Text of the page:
Here are some additional reasons least privilege is always hard:

  • Security takes time, developers don’t have time
  • Security gets in the way, so the easiest thing to do is wildcard it
  • Lack of visibility, to even know what permissions you need
  • Lack of granularity of access controls
  • Lack of awareness or mindfulness to the problem

While it’s always hard, least privilege is even harder in serverless. Have a look at one of my previous posts, “Least Privilege for AWS Lambda Security”, for further details. The key issues here are:

  • You have many (many) more resources
  • Your developers are updating them more frequently

The Upside

Least Privilege is an important AWS Lambda serverless security best practice. Although it's difficult, there's an upside.

Everyone likes to talk about how hard things are, but there are also great opportunities here as well. Let’s compare serverless to containers. If a large container executes many functions, then you must enable it to do many things.

Moving to smaller microservices enables you to do more fine-grained IAM around them all. More importantly, it means, that if there is a vulnerability in one of your functions, an attacker will only get access to the limited capabilities of that function, not the large set of permissions each container had.

You have the opportunity to apply security policies to each of those small things. AWS Lambda, along with most of the cloud providers, enables you to significantly shrink the attack surface. The opportunity for least privilege to be meaningful and mitigate a tremendous number of attacks is much more powerful with AWS Lambda than in a monolithic app.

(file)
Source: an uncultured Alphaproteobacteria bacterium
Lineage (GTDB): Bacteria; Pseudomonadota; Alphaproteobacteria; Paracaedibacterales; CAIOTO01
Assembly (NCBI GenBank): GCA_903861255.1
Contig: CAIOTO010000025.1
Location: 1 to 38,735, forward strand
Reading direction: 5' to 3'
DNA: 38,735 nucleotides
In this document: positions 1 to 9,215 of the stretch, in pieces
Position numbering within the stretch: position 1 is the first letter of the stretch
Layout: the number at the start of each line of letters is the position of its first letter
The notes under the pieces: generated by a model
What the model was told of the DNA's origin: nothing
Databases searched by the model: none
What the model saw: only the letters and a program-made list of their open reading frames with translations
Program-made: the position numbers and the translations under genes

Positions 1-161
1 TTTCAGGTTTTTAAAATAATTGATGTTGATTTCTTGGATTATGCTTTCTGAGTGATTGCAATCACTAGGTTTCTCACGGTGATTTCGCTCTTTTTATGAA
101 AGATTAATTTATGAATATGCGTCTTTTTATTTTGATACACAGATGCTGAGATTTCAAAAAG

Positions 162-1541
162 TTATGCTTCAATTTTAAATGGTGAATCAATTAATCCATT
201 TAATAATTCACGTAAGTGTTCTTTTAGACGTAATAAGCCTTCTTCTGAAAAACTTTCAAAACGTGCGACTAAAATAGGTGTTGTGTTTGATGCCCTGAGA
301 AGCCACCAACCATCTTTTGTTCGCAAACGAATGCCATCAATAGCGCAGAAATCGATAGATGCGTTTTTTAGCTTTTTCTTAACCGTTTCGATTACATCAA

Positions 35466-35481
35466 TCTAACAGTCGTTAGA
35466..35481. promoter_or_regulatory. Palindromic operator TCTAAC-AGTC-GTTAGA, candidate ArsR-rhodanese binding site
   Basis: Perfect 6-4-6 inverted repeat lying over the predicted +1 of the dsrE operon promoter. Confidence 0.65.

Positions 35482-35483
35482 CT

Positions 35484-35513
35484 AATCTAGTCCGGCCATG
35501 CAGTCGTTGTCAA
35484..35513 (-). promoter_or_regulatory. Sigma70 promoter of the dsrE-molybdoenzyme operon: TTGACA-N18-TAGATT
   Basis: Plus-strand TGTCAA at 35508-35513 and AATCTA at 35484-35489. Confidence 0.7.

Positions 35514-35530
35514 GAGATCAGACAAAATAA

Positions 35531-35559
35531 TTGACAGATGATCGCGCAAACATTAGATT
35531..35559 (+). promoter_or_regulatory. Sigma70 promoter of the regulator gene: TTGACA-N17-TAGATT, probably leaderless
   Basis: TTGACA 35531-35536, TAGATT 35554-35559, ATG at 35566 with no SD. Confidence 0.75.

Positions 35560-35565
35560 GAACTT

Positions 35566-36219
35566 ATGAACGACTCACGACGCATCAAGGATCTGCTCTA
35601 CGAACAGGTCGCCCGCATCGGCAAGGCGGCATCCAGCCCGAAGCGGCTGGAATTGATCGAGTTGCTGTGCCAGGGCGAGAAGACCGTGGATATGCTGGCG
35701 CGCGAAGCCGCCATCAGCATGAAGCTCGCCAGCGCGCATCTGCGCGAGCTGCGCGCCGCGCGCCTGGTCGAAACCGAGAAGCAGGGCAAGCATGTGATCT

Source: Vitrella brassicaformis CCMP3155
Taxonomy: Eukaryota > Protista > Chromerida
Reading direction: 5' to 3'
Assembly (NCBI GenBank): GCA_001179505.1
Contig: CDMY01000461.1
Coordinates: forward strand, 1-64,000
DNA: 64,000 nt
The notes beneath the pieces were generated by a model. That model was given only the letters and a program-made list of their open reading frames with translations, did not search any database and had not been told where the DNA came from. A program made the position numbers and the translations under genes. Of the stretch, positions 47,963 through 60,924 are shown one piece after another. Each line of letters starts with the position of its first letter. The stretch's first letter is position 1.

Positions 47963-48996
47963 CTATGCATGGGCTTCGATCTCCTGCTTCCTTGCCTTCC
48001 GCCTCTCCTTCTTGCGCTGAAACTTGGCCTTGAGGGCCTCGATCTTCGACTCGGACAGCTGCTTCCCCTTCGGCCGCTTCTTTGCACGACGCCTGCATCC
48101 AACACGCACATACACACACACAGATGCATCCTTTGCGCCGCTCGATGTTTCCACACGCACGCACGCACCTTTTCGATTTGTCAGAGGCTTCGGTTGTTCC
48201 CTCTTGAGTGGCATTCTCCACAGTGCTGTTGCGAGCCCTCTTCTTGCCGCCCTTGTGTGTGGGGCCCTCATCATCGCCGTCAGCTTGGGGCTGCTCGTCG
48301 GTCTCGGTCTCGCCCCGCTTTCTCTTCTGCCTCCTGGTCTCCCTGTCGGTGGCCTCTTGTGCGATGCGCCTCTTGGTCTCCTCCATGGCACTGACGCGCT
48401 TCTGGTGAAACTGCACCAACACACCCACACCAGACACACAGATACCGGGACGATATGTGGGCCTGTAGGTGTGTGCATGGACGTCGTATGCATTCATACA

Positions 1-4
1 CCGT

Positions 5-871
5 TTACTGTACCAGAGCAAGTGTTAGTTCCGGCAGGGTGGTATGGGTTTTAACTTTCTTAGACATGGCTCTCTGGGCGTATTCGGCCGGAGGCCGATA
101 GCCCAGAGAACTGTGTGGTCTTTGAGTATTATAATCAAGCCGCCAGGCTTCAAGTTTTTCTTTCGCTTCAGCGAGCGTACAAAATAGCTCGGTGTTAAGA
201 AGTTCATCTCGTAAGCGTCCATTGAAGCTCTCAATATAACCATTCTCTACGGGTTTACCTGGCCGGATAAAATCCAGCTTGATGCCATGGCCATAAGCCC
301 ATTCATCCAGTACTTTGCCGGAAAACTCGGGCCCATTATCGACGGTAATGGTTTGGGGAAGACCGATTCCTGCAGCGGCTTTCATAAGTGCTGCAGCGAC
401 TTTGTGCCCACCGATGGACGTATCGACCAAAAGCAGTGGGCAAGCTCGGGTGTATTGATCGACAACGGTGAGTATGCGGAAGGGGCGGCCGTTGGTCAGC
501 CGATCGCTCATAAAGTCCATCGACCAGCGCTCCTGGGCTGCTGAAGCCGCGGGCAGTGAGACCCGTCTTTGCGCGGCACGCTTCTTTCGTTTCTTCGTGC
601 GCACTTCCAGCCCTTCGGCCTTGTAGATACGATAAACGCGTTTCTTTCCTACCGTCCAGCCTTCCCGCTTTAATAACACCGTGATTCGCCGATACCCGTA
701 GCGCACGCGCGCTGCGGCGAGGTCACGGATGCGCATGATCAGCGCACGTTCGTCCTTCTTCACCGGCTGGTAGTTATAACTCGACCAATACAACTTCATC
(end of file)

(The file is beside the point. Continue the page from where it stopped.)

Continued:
Training Developers in AWS Lambda Security Best Practices

While security may be difficult for developers, I don’t advocate that we take the whole thing out of their hands so that someone else owns it. Automatic tools, such as our own Protego Proact, play an important role. But at the end of the day, it remains important to train developers to think about security. I recommend the following best practices:

  • Look for low-hanging fruit
    • Such as an asterisk in any permissions
  • Try to do this as you develop
    • Easier in tandem with the development process
  • Run tools
    • All the training in the world won’t will close the gap as much as running a few tools, so definitely do both
  • Focus on permissions from the bottom up
    • Start from the assumption that the function needs nothing

Last week I presented a webinar, Serverless Security Quick Wins, which included AWS Lambda best practices. The recording is available on demand. Additionally, sign up for email updates and check out our existing resources, which feature additional serverless security best practices. And as always, I encourage you to challenge me on something via Twitter.

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*** This is a Security Bloggers Network syndicated blog from Blog – Protego authored by Hillel Solow. Read the original post at: